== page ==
Performing Democracy: Kyoto’s Higashi-kujo Madang as a counter-public event
- Bruce Caron (see profile)
- Japan, Visual anthropology
- Item Type:
- University of California, Santa Barbara
- buraku, kyoto, madang, resident koreans, Ethnocultural festivals, Urban creativity
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- The role of the public performance in the display and maintenance of cultural and social meanings and institutions has been variously described in and out of anthropology for some time, but this is only now emerging as a central topic in urban anthropology, cultural geography/sociology and cultural studies. My work updates the ethnographic critique of public performance within more general critiques of modernity and urban cultural practice. My work reaches out to issues of civic space, civil society, popular culture, and the public sphere. The festival under study is a focal place for local democracy, and a tactical space of resistance to cultural hegemony by the state/marketplace. For “the festival” is also a primary example of civic participation, and offers a particularly clear model for community action within the modern public sphere. Kyoto, Japan is an exceptionally valuable site for the study of urban festivals, due to the numbers of festivals that annually occur; the range of meanings imputed to these festivals; the central place of Kyoto’s main civic festivals as cultural properties within Japan’s national cultural self-image. Kyoto’s Higashi-Kujo Madang festival was organized by members of an undercaste community made up of Koreans permanently residing in Kyoto together with Japanese citizens from a stigmatized neighborhood called a “buraku.” I was extremely fortunate to have begun my study of this festival from the time of its initial planning and performance through its second year. My critique of Kyoto is also aimed at the Japanese nation-state, where most of the efforts at cultural management are situated. Koreans in Japan are making demands that the society open itself up to multicultural civic participation. But what are the current qualities of the public sphere in Japan, and how does this open (or close up) to participation by a diasporic community?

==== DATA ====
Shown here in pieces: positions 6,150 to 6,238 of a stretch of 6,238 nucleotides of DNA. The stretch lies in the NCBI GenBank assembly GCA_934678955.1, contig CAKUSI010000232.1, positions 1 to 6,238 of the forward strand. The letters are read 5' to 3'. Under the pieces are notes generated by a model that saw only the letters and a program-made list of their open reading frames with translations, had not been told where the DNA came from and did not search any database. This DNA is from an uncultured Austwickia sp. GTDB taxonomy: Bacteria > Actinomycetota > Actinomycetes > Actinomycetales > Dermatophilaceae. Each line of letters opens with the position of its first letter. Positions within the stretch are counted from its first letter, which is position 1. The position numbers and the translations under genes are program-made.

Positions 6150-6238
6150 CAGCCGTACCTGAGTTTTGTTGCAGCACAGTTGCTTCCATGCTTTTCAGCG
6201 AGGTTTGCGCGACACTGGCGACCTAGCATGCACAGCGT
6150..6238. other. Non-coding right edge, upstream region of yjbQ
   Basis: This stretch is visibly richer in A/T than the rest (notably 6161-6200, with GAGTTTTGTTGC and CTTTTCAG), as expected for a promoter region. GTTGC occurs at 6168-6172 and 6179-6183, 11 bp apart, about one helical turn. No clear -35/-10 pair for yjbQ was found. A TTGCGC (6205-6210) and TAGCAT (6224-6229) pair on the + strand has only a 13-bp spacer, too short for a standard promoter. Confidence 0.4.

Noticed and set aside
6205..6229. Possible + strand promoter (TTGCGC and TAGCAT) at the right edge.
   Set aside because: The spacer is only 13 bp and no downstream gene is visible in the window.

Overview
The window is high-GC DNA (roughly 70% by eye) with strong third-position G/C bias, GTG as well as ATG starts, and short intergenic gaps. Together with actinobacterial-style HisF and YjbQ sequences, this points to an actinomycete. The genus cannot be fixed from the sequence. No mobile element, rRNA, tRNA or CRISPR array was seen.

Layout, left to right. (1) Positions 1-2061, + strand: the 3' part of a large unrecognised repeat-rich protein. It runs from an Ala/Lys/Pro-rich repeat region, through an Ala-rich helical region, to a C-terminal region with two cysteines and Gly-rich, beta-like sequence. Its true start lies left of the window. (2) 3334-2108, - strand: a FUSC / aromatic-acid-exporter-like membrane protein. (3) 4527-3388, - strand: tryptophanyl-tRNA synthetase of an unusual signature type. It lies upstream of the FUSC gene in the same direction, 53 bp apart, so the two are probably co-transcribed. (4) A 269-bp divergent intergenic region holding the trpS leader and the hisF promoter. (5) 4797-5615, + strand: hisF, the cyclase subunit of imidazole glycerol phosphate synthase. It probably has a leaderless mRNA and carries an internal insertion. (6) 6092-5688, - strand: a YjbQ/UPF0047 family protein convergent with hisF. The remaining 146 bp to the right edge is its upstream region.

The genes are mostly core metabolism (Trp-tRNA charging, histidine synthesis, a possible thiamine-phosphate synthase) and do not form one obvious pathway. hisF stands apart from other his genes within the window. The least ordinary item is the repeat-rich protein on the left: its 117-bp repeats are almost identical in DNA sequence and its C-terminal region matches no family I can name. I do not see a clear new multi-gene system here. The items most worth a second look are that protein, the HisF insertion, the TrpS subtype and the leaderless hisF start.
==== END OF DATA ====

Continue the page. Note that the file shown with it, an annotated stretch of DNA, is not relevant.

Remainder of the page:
- Contact the author if you want to view the videos. 2019 note: This work was completed in 1996-1997… as a multimedia CD-ROM, with hundreds of photos, dozens of videos, and active links within the document. The authoring platform (Framemaker, before Adobe bought it) did not survive intact. And so the original files are deprecated. The author regrets that that original format is not available.
- Last Updated:
- 4 years ago
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